Poland has marked the 25th anniversary of one of the most crucial events of its post-war history- the communist government’s crackdown on political opposition. Prime Minister Jaroslav Kaczynski laid a wreath at the tomb of one of the victims of martial law, which was imposed suddenly on this day in 1981.
The remembrance ceremony included religious services and a special session in parliament, attended by former presidents including Lech Walesa. Nearly 100 people died in the communist blitz, during which tanks rolled along the streets, telephone lines were cut and the country’s borders were closed.
Tens of thousands of people were arrested without charge. Analysts say it marked the beginning of the end for communism in Poland. General Wojciech Jaruzelski, Poland’s then Prime Minister, declared martial law in 1981 to quash the anti-communist trade union ‘Solidarity’. The group was led by the charismatic Lech Walesa.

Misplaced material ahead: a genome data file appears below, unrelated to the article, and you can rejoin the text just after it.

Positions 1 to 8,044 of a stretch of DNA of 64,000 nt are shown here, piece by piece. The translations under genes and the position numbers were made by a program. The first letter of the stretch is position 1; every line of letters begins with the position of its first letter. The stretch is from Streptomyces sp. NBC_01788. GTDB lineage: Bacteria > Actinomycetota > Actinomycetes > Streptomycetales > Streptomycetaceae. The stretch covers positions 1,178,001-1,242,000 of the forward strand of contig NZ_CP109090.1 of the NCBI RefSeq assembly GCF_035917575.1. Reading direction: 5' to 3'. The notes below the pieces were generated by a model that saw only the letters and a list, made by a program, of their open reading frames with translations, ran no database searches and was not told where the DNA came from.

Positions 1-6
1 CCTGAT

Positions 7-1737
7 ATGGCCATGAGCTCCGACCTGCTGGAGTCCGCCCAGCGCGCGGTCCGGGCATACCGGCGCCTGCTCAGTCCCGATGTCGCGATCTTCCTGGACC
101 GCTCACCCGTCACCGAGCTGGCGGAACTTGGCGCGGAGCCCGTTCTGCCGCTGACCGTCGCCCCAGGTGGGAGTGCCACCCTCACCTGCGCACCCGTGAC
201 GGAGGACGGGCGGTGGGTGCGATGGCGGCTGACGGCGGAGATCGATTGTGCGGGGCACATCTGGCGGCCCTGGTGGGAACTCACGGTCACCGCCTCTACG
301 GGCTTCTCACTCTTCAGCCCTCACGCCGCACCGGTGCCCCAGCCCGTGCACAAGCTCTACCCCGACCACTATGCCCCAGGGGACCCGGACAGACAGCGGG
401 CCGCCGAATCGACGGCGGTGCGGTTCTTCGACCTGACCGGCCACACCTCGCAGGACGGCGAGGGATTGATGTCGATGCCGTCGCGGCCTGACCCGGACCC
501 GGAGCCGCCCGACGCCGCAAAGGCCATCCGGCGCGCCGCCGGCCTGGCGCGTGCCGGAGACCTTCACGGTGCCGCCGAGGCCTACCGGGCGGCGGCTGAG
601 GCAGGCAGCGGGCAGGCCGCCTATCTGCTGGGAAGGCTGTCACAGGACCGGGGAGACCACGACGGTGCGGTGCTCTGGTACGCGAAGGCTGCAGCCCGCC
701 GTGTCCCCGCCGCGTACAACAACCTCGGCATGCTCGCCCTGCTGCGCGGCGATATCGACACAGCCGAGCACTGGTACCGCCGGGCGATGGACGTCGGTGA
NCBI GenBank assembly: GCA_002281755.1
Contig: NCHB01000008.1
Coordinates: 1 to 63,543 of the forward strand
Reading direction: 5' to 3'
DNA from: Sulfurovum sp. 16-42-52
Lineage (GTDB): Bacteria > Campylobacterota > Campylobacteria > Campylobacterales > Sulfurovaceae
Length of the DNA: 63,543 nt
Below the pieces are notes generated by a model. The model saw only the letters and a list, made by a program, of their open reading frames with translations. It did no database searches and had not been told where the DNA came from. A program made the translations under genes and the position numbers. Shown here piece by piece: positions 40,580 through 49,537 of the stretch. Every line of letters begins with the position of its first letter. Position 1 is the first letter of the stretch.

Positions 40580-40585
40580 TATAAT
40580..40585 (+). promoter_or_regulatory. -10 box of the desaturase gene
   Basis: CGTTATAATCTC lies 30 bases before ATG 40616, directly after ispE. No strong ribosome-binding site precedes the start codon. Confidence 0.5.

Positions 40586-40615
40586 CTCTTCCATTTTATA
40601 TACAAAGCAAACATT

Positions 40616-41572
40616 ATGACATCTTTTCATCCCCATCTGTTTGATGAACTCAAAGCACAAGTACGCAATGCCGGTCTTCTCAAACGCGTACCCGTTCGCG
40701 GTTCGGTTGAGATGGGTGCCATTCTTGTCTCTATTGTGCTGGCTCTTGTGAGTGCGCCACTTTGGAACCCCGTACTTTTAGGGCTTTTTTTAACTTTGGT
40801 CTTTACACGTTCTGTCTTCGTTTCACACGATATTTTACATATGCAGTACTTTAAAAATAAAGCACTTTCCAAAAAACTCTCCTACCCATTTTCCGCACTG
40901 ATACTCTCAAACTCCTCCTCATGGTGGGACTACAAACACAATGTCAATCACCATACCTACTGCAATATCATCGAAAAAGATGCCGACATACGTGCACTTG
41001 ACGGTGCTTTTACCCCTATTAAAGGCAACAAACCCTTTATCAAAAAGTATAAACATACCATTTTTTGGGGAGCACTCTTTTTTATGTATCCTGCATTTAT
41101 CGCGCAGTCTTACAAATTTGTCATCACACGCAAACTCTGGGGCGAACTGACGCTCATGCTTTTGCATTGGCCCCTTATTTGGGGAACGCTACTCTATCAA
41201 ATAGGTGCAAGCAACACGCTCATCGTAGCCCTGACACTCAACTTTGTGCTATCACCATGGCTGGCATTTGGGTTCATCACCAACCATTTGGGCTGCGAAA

Walesa was jailed, as was current President Lech Kaczynski. Jaruzelski claimed he did it to prevent civil war and a Soviet invasion. Now 83, he is in hospital suffering from pneumonia. He faces charges of violating the Polish constitution and what prosecutors label ‘other communist crimes’. If convicted, he faces up to 11 years in prison. Walesa and Solidarity helped topple the communist government in 1989.